Hap­pily, though, many want to read about Palin’s trav­els. Ac­cord­ing to the Jan­uary 2008 edi­tion of the Bri­tish mag­a­zine TheBook­seller , the book of the NewEurope se­ries sold 239,431 copies in 2007, sec­ond on the list of top-sell­ing travel ti­tles. The most suc­cess­ful book last year was LongWayDown by those cheery mo­tor­bike chaps Ewan McGre­gor and Char­lie Bor­man (also a TV se­ries tie-in). Fel­low telly types Jeremy Clark­son, Griff Rhys Jones and San­jeev Bhaskar also did very well in Bri­tain with travel books last year.

NEWS to hand that a Ger­man travel agency has un­veiled the world’s first sched­uled nude flights. From Lounge ’ s ex­pe­ri­ence at sundry re­sorts, the Ger­mans rather like ‘‘ nud­ing up’’ (as Roy Slaven and H.G. Nelson are wont to put it). David Let­ter­man said it all on telly on Mon­day night when he re­marked: How of­ten do you look around the econ­omy-class sec­tion of a full air­craft and think how at­trac­tive it would be if ev­ery­one were naked?

Lounge has only a few bare facts to hand, in­clud­ing the fact that pas­sen­gers can strip off on board but will have to dress be­fore dis­em­bark­ing.

Ap­par­ently a cloth­ing-op­tional char­ter flight was op­er­ated re­cently by Texas-based Cast­aways Travel. All naked pas­sen­gers were sup­plied with com­mem­o­ra­tive tow­els to sit on.

IN Lounge’s in-tray this week, ad­vice from Kiri Braid of Queens­land Gold Coast­based Get­aways for Girls that the book­ing dead­line has been ex­tended for its Cherry Blos­som tour to Ja­pan in late March. The 11-day itin­er­ary in­cludes a night’s ac­com­mo­da­tion in a tra­di­tional ryokan and a visit to Tokyo’s Tsuk­iji fish mar­ket (see Lounge’s ac­count of a re­cent dawn visit at www.theaus­ The tours are, as the com­pany name her­alds, de­signed for like-minded fe­male trav­ellers. www.get­awaysfor­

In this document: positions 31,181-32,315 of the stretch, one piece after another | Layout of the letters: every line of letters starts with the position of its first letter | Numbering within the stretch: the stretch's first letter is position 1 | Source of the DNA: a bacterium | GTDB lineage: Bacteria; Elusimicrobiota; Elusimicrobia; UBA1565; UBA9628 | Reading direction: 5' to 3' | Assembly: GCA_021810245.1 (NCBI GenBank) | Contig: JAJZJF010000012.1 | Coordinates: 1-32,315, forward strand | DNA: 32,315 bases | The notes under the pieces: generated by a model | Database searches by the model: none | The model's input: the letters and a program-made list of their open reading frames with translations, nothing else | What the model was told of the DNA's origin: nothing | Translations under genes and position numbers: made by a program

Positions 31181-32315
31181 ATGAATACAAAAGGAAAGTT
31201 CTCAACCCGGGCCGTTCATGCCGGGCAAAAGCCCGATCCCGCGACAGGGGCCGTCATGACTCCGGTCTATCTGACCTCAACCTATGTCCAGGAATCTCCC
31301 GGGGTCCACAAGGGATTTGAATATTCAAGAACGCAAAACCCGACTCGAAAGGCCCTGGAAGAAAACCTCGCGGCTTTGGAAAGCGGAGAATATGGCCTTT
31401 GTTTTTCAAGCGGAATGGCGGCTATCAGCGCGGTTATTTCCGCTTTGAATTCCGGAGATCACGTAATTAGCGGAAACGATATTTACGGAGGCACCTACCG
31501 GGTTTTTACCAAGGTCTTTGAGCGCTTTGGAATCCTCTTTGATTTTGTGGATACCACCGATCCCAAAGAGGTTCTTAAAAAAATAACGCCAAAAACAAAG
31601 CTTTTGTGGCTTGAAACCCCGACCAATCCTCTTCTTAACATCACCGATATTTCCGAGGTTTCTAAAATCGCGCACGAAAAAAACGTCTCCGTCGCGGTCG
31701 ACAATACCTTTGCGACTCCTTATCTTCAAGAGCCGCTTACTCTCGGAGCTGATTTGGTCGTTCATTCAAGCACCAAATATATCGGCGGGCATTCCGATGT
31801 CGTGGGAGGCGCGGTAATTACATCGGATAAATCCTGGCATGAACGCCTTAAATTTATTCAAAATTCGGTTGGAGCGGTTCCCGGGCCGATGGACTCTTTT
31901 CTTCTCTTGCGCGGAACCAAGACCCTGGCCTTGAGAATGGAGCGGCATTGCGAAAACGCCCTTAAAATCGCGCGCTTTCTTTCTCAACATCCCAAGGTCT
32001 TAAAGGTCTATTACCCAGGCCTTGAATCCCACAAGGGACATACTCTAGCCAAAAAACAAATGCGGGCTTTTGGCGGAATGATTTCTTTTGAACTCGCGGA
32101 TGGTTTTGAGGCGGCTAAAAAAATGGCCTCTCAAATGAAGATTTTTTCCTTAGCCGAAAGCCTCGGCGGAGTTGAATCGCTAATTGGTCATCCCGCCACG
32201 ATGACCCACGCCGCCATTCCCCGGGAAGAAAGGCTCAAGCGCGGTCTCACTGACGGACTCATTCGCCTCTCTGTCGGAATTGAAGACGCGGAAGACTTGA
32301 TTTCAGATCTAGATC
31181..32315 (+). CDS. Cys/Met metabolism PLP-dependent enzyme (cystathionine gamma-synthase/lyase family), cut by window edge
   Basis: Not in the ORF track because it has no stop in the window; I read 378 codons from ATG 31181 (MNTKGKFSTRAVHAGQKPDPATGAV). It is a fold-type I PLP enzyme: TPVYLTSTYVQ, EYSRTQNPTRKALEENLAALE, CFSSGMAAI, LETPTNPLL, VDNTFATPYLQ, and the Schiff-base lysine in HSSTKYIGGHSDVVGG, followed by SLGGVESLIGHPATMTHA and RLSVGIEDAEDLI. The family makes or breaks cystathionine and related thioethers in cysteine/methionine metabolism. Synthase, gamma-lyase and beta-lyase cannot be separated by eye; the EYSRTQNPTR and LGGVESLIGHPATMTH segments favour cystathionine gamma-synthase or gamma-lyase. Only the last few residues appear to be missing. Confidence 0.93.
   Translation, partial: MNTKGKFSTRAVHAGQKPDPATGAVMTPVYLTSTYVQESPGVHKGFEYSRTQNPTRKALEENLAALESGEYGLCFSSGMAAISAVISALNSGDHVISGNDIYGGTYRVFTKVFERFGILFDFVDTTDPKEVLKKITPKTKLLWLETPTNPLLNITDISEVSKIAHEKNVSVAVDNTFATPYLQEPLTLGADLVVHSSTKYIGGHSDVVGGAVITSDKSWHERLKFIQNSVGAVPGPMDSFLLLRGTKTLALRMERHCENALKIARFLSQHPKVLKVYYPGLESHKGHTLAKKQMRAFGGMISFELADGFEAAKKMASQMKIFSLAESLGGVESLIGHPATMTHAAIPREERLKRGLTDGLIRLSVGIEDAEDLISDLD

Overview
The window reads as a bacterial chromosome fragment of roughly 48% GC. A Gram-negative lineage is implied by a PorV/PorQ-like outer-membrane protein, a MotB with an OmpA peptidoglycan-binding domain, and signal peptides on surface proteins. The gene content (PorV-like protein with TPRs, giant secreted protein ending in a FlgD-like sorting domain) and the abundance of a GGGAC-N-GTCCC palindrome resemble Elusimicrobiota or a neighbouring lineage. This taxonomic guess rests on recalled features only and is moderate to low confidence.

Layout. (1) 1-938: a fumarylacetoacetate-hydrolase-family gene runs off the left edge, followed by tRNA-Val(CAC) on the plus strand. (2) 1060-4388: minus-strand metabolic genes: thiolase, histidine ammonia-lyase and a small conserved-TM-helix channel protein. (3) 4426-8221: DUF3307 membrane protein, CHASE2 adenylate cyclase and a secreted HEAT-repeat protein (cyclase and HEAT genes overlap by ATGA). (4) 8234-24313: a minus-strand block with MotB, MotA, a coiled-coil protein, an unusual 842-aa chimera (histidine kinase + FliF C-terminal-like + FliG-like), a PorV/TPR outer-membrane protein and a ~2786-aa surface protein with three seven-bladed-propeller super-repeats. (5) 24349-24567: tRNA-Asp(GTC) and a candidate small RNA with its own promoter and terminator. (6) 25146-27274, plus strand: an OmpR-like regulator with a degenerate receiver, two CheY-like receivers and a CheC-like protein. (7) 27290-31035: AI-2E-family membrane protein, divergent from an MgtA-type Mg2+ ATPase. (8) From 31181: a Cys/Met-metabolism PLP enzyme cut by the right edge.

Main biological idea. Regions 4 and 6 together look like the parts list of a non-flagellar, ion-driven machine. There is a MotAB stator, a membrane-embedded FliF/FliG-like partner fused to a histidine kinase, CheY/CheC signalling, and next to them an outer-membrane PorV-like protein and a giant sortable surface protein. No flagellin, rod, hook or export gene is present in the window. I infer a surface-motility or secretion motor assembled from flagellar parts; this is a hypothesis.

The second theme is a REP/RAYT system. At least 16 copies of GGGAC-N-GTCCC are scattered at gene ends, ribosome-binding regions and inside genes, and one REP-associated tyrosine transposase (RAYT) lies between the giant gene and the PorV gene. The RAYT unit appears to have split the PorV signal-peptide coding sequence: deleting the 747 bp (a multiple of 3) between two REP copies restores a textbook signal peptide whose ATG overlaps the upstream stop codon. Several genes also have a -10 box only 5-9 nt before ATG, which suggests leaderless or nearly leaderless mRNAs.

Ray­mond Hall, chief mar­ket­ing of­fi­cer for Six Senses Re­sorts & Spas, has news of the fast-ex­pand­ing group’s latest open­ings, in­clud­ing Eva­son Hideaway & Six Senses Spa at Zighy Bay, north­ern Oman (eas­ily ac­cessed from Dubai) and, due to open in May, Six Senses Erawan on the is­land of Naka Yai, 10 min­utes by boat from Phuket. The lat­ter is a des­ti­na­tion spa with 61 vil­las and suites (all with private pools) and an em­pha­sis on well­ness and lifestyle man­age­ment. No Bo­tox in­jec­tions, scalpel wield­ing or route marches: just ther­a­pies, many based on East­ern heal­ing prac­tices, nu­tri­tious spa cui­sine and ab­so­lute re­lax­ation.

FIND of the week: On a visit to Bali last week, Lounge had a look at Sukha­vati, a re­mark­able es­tate of six vil­las owned by mu­si­cian and song­writer Bruce Wood­ley of The Seek­ers fame. Lo­cated be­tween Ubud and Seminyak, Sukha­vati has to be booked out as one rental, which is per­fect for a house-party stay, but it’s some­times pos­si­ble to book just one villa on a last­minute ba­sis. Lounge stayed at the su­perb Con­rad Bali at Tan­jung Benoa next to Nusa Dua; more in our Travel&In­dul­gence Bali spe­cial on March 29-30. www.sukha­vat­i­; www.con­rad­ho­

LOUNGE loves: Con­rad Bali has a Fizzy Kids menu for ju­niors at its Jiwa Spa. Lit­tle ones can even help paint on the foot masque; it’s never too early, it seems, to be­come a spa sprite.

LOUNGE loathes: Not still be­ing in Bali, where ho­tel oc­cu­pan­cies are av­er­ag­ing 80 per cent and there’s a tan­gi­ble feel of bus­tle and re­newal in the trop­i­cal air.

Il­lus­tra­tion: Igor Sak­tor